dismally submitted by Cityslikr


No More Important A Key Item

November 3, 2015

At this month’s city council meeting, Mayor Tory has made the Toronto Poverty Reduction Strategy his key item. He’s talked a lot about it. He appointed one of his Deputy Mayor’s (“Deputy Mayor”?), Pam McConnell, to oversee its realization to this point. The mayor’s talked about it some more.

We can call this a good first step but make no mistake. It’s only a first step. If I’m reading the agenda item correctly (not always a sure thing), the item before council this week “…proposes an Implementation and Accountability Structure to oversee and coordinate the strategy’s implementation, beginning with the first of five action plans…” These first of five action plans involve very little spending of money. That point “when the rubber hits the road,” according to the actual deputy mayor, Denzil Minnan-Wong.

As part of this initial implementation of the strategy, there is talk of talking money. “…to include consideration of the funding needs of TO Prosperity: Toronto Poverty Reduction Strategy in the Long Term Fiscal Plan.” “…to develop a cost-benefit analysis and framework for poverty-related spending as part of the TO Prosperity implementation.”

But as Deputy Mayor Denzil Minnan-Wong suggested above, and the mayor himself said at last month’s Executive Committee meeting, “There are going to be competing priorities”. Talk’s great. Ambition and aspiration are all well and good but… but… “Budgetary implications have to be considered,” Minnan-Wong intoned, darkly, we can assume, since this is Councillor Denzil Minnan-Wong we’re talking about.

It will be later this month, when the 2016 budget debate begins in earnest, that Mayor Tory’s actual ‘priorities’ will start to take shape. So far in his tenure, he’s found money to fund his SmartTrack reports, to build an increasingly expensive Gardiner East hybrid, to expedite repairs on the rest of the expressway. Just how much political capital will he be willing to spend to actually address poverty in this city? With the likes of Councillor Minnan-Wong looking over his shoulder or Etobicoke councillor John Campbell who’s already expressed his view that the mayor’s over-emphasized the ‘Progressive’ part of Progressive Conservative in terms of spending at City Hall.

Mayor Tory cannot be allowed to use this vital process of fighting poverty as just some window dressed display, a reiteration of last year’s municipal campaign where he pointed to all the things he said as proof of his progressive bent. Mayor Tory says a lot of things. Much of it simply filling up space, empty words.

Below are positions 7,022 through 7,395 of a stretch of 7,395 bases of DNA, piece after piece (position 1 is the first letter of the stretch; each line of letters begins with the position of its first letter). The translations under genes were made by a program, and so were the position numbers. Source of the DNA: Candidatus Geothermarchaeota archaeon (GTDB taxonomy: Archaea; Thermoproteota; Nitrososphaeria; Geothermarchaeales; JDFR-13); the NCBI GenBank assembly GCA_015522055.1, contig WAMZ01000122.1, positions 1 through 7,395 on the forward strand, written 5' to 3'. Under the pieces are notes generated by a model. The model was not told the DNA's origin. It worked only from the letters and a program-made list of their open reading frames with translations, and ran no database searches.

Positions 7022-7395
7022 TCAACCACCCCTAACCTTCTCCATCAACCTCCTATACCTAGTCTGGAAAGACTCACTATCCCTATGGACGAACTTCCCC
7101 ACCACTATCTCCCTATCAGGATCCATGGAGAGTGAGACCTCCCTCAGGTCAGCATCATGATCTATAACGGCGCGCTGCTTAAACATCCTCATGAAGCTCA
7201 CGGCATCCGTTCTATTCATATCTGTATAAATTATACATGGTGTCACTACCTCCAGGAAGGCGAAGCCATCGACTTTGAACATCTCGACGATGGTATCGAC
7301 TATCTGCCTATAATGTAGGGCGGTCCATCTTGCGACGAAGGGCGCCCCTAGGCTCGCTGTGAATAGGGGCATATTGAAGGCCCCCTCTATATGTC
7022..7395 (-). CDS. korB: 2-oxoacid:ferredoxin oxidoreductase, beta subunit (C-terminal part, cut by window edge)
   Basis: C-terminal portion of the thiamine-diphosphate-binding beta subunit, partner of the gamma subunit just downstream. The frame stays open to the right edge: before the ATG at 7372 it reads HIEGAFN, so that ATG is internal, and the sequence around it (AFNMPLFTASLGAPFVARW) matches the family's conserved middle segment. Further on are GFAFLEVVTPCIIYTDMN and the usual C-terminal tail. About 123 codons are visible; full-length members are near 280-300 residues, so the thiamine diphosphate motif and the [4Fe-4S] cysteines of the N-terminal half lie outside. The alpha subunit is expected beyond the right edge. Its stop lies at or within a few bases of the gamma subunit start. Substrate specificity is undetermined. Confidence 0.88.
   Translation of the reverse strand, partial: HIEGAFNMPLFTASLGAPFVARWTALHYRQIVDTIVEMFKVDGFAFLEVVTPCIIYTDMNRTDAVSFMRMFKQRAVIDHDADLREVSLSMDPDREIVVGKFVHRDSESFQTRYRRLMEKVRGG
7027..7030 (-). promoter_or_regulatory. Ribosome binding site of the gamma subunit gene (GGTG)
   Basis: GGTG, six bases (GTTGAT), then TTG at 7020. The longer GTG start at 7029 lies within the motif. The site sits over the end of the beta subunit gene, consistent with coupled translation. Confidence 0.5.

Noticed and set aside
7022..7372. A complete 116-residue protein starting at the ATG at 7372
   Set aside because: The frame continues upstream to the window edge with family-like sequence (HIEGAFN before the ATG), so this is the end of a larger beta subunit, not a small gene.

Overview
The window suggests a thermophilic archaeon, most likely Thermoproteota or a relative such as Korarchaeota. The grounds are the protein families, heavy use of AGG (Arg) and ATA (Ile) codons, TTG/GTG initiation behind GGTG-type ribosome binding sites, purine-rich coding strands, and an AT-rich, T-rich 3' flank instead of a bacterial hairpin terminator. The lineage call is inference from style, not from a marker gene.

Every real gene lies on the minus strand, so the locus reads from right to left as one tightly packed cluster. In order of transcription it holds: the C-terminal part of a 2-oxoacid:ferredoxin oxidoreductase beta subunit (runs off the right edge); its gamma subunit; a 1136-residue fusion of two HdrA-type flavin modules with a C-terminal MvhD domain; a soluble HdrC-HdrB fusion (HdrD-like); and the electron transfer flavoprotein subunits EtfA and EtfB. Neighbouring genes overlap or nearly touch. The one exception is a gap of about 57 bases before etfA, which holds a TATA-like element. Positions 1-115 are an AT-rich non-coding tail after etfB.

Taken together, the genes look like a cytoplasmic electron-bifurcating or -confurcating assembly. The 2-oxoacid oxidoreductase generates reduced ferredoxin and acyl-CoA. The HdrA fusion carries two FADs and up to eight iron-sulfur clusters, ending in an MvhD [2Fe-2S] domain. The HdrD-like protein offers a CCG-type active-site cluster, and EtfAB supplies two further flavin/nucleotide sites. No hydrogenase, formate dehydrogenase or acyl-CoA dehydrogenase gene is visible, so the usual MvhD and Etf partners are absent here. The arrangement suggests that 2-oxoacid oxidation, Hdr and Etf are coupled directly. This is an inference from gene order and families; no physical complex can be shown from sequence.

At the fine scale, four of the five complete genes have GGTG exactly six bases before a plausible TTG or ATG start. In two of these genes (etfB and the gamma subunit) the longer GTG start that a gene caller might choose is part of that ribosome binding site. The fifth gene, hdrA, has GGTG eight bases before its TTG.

Today, the mayor’s made the Toronto Poverty Reduction Strategy his key item. He cannot be allowed to do nothing more than wear it as some badge of honour, as meaningless proof of his commitment to social justice. Not a show piece of his administration but a centre piece. This has to stick to him. We must demand Mayor Tory do more than talk about Toronto poverty or use this as a rickety platform of self-promotion.

I’m sure Mayor Tory cares about poverty in Toronto. I’m sure he would like nothing more than to be seen as contributing to the alleviation of it. How much he’s willing to risk to put actual commitment and dollars behind the strategy, I’m less certain of. Failure to do so on his part must be seen to be just that, a failure, and not a more noble failure, where the mayor did his best, tried his darndest, but the rock was just too big to roll up the hill, competing priorities simply too overwhelming, for him to deliver.

upthehill

Mayor Tory needs to realize that on this, good intentions will not be good enough.

demandingly submitted by Cityslikr


Democracy By The Square Foot

August 28, 2015

As summer cools and fall looms, the options report for Toronto’s ward boundary review begins to sink into focus. (I’ve written – dare I say it? – voluminously about it . Most recently here.) wardboundaryreviewoptionsreportJust now, I am struck by a thought.

Should city council be the ultimate decider on this? How wards get reconfigured may have, will have, a direct impact on more than a few sitting councillors. It’s difficult not to see something of a conflict of interest inherent in this process.

It’s a horse that’s already left the barn, obviously, but you can see the optics of even the most well-meaning councillor being called into question, read it in the comments section of any news story about the issue. No politician will decide to get rid of their own job! Less pigs at the trough not more! The Jays are going to fold just like they usually do! Oh, yeah. And I hate politicians!!